WASHINGTON, D.C. -- Six massive glaciers in West Antarctica are moving faster than they did 40 years ago, causing more ice to discharge into the ocean and global sea level to rise, according to new research.
The amount of ice draining collectively from those half-dozen glaciers increased by 77 percent from 1973 to 2013, scientists report this month in Geophysical Research Letters, a journal of the American Geophysical Union. Pine Island Glacier, the most active of the studied glaciers, has accelerated by 75 percent in 40 years, according to the paper. Thwaites Glacier, the widest glacier, started to accelerate in 2006, following a decade of stability.
The study is the first to look at the ice coming off the six most active West Antarctic glaciers over such an extended time period, said Jeremie Mouginot, a glaciologist at University of California-Irvine (UC-Irvine) who co-authored the paper. Almost 10 percent of the world's sea-level rise per year comes from just these six glaciers, he said.
"What we found was a sustained increase in ice discharge--which has a significant impact on sea level rise," he said.
The researchers studied the Pine Island, Thwaites, Haynes, Smith, Pope and Kohler glaciers, all of which discharge ice into a vast bay known as the Amundsen Sea Embayment in West Antarctica.
The amount of ice released by these six glaciers each year is comparable to the amount of ice draining from the entire Greenland Ice Sheet annually, Mouginot said. If melted completely, the glaciers' disappearance would raise sea levels another 1.2 meters (four feet), according to co-author and UC-Irvine Professor Eric Rignot.
The decades of increasing speeds and ice loss are "a strong indication of a major, long-term leakage of ice into the ocean from that sector of Antarctica," noted Rignot.
"This region is considered the potential leak point for Antarctica because of the low seabed. The only thing holding it in is the ice shelf," said Robert Thomas, a glaciologist at the NASA Wallops Flight Facility, in Wallops Island, Va., who was not involved in the study. Ice shelves are platforms of permanent floating ice that form where glaciers meet the sea. In West Antarctica, ice shelves prevent the glaciers investigated in the study from slipping more rapidly into the ocean.
Mouginot and his colleagues used satellite data to look at sequential images of the glaciers from 1973 to 2013. The scientists then calculated how fast the ice was moving by tracking surface features, such as cracks in the ice, to determine the distance the glaciers traveled from month to month and year to year.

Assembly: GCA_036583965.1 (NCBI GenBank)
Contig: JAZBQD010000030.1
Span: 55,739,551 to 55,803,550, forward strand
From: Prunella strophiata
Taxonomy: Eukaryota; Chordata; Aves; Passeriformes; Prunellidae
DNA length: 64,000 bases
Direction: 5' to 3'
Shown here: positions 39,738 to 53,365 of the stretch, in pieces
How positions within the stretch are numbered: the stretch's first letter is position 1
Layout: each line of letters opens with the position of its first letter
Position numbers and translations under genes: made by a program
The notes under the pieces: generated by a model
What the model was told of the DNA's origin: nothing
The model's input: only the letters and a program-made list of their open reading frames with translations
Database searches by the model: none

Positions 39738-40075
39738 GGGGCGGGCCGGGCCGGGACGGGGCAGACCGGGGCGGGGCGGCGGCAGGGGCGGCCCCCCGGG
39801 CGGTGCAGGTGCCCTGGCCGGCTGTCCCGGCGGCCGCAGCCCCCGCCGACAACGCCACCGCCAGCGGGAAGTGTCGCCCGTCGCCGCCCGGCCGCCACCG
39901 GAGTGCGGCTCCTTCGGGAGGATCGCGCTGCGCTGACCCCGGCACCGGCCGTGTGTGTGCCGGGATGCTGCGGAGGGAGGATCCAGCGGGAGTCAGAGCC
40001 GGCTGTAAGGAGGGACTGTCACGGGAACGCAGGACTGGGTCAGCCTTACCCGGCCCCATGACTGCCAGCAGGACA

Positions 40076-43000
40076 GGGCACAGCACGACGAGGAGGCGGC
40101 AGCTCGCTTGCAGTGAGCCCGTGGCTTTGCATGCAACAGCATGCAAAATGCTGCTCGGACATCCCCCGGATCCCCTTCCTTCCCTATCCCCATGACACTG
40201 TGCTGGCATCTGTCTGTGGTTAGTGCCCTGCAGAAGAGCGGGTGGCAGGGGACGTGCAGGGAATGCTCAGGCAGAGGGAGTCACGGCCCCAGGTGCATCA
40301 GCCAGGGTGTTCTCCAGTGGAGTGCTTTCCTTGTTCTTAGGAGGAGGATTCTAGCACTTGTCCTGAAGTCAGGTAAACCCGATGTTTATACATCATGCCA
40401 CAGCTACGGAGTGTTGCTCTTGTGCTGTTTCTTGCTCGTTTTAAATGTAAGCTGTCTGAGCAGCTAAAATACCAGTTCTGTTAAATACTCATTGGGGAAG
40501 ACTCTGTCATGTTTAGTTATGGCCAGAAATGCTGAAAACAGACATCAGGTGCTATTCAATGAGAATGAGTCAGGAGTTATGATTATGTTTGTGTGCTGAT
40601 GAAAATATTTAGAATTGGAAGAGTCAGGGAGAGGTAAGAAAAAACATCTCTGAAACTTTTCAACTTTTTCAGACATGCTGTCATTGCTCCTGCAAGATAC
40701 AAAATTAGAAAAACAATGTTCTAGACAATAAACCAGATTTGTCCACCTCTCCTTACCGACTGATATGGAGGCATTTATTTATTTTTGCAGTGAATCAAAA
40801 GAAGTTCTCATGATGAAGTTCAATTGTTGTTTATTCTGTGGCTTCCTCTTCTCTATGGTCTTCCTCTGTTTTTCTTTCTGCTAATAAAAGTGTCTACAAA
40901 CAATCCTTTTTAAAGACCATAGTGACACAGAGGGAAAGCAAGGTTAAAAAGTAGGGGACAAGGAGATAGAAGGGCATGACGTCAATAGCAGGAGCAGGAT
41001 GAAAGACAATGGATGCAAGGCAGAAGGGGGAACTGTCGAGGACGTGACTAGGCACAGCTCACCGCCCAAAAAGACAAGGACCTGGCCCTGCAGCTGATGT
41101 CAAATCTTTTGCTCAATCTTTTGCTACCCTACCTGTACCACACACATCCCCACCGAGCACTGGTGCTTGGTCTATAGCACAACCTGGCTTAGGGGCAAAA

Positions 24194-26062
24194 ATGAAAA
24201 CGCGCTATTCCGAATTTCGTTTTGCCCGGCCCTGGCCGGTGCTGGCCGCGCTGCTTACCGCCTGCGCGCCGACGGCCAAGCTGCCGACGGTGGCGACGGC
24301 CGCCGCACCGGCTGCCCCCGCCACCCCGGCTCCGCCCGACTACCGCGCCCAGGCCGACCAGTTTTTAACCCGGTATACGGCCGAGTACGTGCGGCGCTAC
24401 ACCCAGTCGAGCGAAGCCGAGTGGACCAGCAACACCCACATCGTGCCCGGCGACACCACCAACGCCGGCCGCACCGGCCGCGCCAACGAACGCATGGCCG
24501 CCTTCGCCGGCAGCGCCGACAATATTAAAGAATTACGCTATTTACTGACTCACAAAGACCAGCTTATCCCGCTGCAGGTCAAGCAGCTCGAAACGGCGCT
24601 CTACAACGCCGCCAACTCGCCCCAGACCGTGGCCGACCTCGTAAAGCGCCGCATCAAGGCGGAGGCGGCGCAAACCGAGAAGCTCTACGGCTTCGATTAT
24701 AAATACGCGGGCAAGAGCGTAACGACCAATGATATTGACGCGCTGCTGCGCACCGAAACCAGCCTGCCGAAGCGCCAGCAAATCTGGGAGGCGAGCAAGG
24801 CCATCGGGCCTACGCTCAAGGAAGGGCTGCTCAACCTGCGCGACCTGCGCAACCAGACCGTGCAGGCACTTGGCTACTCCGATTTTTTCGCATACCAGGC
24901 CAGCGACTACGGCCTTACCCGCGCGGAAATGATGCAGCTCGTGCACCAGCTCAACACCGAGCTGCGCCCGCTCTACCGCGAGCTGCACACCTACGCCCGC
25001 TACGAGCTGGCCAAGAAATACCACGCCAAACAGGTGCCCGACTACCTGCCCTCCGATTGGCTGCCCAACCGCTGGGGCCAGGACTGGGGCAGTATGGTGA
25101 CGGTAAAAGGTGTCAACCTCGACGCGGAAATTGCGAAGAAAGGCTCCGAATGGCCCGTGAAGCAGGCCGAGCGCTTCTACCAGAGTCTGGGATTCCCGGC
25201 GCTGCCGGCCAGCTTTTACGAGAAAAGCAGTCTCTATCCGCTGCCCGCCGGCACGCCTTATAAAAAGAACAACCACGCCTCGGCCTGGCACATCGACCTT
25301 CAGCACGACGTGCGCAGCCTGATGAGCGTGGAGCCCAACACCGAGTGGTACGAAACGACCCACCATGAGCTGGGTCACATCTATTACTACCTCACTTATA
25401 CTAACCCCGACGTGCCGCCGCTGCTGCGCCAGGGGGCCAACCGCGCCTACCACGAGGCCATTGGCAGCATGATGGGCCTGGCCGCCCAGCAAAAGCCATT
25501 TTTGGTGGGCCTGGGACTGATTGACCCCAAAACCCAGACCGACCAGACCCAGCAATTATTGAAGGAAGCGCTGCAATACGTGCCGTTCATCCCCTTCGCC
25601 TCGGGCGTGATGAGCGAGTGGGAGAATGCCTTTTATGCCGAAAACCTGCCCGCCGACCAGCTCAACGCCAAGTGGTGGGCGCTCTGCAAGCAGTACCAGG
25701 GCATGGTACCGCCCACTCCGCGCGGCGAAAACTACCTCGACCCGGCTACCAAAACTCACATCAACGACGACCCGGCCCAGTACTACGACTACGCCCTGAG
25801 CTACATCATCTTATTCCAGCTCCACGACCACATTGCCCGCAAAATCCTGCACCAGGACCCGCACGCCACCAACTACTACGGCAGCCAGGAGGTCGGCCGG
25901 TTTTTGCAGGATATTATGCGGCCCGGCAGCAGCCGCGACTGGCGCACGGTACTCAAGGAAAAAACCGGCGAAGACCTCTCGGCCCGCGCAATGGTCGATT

While the study considered the six glaciers collectively, it also revealed unprecedented change on the individual glacier level. Thwaites Glacier, the largest of the six with a width of 120 kilometers (75 miles), experienced a decade of near-stability until 2006, when its speed picked up by 0.8 kilometers (half a mile) per year - a 33 percent increase in speed, according to the study. This is the first time that such changes on Thwaites Glacier have been observed, said Mouginot.
Of all the glaciers in the study, Pine Island Glacier accelerated the most since 1973, increasing by 1.7 kilometers (one mile), per year. That's a 75 percent increase in speed from approximately 2.5 kilometers (1.5 miles) per year in 1973 to 4 kilometers (2.5 miles) per year in 2013.
Both Pine Island and Thwaites glaciers contribute the most to overall ice discharge--about three-fourths of the total amount documented in the study. However, scientists also documented even higher rates of increased discharge in some of the smaller glaciers. Smith and Pope Glaciers nearly tripled the amount of ice they drained into the ocean since 1973.
The research team also found that the Pine Island Glacier is accelerating along its entire drainage system--up to 230 kilometers (155 miles) inland from where it meets the ocean.
"This paper is important in showing that a glacier can actually 'feel' what is happening far downstream of itself," said Thomas. "It means that if you disturb the ice sheet near the coast, the glaciers will feel the push and rapidly respond hundreds of kilometers inland."
This finding suggests that glacier acceleration models may need to be reevaluated, Thomas added. Most current models only take into account isolated speed changes resulting from a local disturbance, rather than representing how these changes affect the glacier as a whole.
This research was funded by a grant from the NASA's Cryospheric Science Program and MEaSUREs program.